6-year-old Gage Berger was being bullied by his first grade classmates because he had protruding ears, and was often derided as “Elf Ears.” His Salt Lake City parents decided to address the problem here and now, before, they say, his self-esteem (I almost wrote elf-esteem…) was permanently damaged, so they had his ears de-elfed to look like everyone else’s.
Now he’s bullying other funny-looking kids.
But seriously, folks, the story has aroused a controversy over societal and medical ethics. Did the parents choose plastic surgery too early and for the wrong reasons? Is that how we want society to be, where bullies and critics can pressure individuals to conform to a narrow standard of acceptible appearance? Doesn’t this give them power? Does it not encourage bullying? Is a first-grader old enough to meaningfully weigh these issues? Isn’t this a choice he should make, when he’s old enough to make it?
Your Ethics Alarms Ethics Quiz for today is…
Was it ethical to clip Gary’s ears?
The New York Daily News interviewed psychologists and plastic surgeons, among other experts, about Gary’s parents’ decision.
“It is not unusual for a child to have ear surgery at a relatively young age,” said Dr. Tracy Pfeifer, a plastic surgeon, who specializes in facial plastic surgery.
That makes it ethical then, I guess! In addition to this obvious rationalization, she added, “The surgery is relatively simple and it is life-changing in a positive way for these young children.”
The fact that’s it’s simple surgery makes it responsible and right? How does she know that the life changing aspect is positive? She has no idea what Gary would be like if his parents took a different course. (My father was bullied constantly, and learned to box. He also learned never to give in to unethical authority, which became the defining theme of his life.) What if Barbara Streisand’s parents and Jimmy Durante’s parents had given them nose-jobs?
Then she said,
“While in an ideal world children would not be bullied, plastic surgeons know all too well that children with abnormal looking ears are bullied and made fun of in school and this has a tremendous negative impact on their self-esteem.”
Or it builds character.
I think plastic surgeons asked whether parents should have their children rush to plastic surgeons have a conflict of interest. What did the Daily News expect her to say? Steven J. Pearlman, MD, another facial Plastic and Reconstructive Surgeon, tells the paper that “It’s harder to make friends so they become socially stunted. They are also perceived as less intelligent by peers and even adults.”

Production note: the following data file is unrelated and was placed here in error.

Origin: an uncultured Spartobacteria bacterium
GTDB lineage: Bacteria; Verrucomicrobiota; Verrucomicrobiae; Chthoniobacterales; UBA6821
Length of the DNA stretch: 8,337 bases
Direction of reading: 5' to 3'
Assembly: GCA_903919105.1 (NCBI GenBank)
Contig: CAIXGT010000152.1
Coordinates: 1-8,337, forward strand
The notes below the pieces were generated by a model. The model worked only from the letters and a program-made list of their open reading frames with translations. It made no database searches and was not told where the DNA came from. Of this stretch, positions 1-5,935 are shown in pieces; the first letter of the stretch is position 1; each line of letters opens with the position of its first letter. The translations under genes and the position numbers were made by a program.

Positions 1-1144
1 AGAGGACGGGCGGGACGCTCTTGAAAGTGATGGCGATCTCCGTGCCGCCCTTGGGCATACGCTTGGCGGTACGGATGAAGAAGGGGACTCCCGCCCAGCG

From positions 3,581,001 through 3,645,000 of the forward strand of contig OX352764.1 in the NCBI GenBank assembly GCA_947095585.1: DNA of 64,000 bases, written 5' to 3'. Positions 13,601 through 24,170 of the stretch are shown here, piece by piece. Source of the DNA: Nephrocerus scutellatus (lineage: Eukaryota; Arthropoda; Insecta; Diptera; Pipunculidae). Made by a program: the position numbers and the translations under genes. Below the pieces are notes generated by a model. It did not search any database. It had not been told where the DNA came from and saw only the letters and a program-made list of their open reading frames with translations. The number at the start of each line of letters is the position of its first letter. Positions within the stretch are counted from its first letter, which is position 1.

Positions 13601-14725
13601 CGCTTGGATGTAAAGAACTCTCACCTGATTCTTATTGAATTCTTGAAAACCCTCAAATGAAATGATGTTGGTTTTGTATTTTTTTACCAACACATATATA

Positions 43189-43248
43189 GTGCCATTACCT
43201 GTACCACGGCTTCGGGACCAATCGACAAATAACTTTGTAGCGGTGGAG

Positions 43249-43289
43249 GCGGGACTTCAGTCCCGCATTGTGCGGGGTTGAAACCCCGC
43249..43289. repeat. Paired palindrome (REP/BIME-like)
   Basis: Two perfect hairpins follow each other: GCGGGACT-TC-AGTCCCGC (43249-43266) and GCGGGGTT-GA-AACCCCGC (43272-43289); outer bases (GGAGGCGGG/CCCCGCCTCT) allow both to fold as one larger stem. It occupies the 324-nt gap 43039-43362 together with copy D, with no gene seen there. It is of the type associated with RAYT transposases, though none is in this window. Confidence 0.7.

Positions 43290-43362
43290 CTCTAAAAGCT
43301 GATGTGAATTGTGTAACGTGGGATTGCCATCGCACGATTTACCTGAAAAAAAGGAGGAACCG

Wow. Whatever did the human race do before the miracle of plastic surgery?
The story once again brought to mind the creepy Twilight Zone episode “Number 12 Looks Just Like You,” which I discussed last year after actress Rene Zellweger emerged after a long while out of the spotlight looking like someone else entirely. That episode depicted a nightmare future where children are forced to undergo radical physical transformations to live in a society that would not tolerate “ugliness,’ defined as deviation from the society’s requirement of beauty. I see Gary’s transformation via scalpel as indistinguishable from that future, which the Charles Beaumont teleplay portrayed as hostile to individuality and corrupting to society.
He was right.
Before being led to the cookie cutter, children should be encouraged to resist the demands of the mob, peer pressure, and opposition to their individual characteristics. “It is concerning to use plastic surgery to stop bullying,” said Dr. Karen Caraballo, a Bilingual-Spanish Child and Family Psychologist.
I just read an essay about how male in our society “bully” women in to using weasel words: how about, instead of “concerning,” calling this wrong, doctor? Imagine the power Gary’s parents have given to aspiring bullies, the next generation of Donald Trumps. “We can make a kid change his face!“ As for Gary, he has been taught that it is crucial to conform, even if you have to go to a hospital to do it. He is now a servant to the desires of others. Will he be a leader? Will he have the courage to stand up for himself and others? You never know, but his parents responding to mere taunting with such early surgery doesn’t bode well.
The surgery is also premature, and thus unethical from a medical ethics standpoint, because at six no child’s adult appearance can be accurately predicted. Nor can a six year old make an informed decision about surgically changing his or her appearance at that age, though The Daily News found some dubious experts—as in “flacks for the plastic surgery trade”—to claim otherwise. Except in a case of serious deformity, the choice to radically change a child’s appearance should be made after the child has gained some understanding of the issues involved.
Paget Brewster, the stunning and vivacious actress who portrayed Emily Brewster on CBS’s “Criminal Minds,” was interviewed in a documentary about her prominent nose…
and why she never had it “fixed.” She said that she considered surgery many times as a teen (“I mean, It’s a big nose!”) and as an aspiring actress, but realized that “take away my big nose and I’m just another standard issue starlet.” As a teen, she said, her unconventional looks forced her to rely on her personality, energy and intelligence….and when she turned out beautiful anyway, she was glad that she had delayed her trip to the plastic surgeon, as it turned out, forever. Gary never got that chance.
My vote on this quiz is that Gary’s parents jumped down a particularly slippery slope that can lead no place good.